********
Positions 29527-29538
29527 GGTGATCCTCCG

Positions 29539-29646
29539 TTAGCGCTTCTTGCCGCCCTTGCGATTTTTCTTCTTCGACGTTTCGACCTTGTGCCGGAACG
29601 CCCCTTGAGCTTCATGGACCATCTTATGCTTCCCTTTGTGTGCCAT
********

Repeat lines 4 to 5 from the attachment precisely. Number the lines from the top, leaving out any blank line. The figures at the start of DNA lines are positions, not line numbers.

29539 TTAGCGCTTCTTGCCGCCCTTGCGATTTTTCTTCTTCGACGTTTCGACCTTGTGCCGGAACG
29601 CCCCTTGAGCTTCATGGACCATCTTATGCTTCCCTTTGTGTGCCAT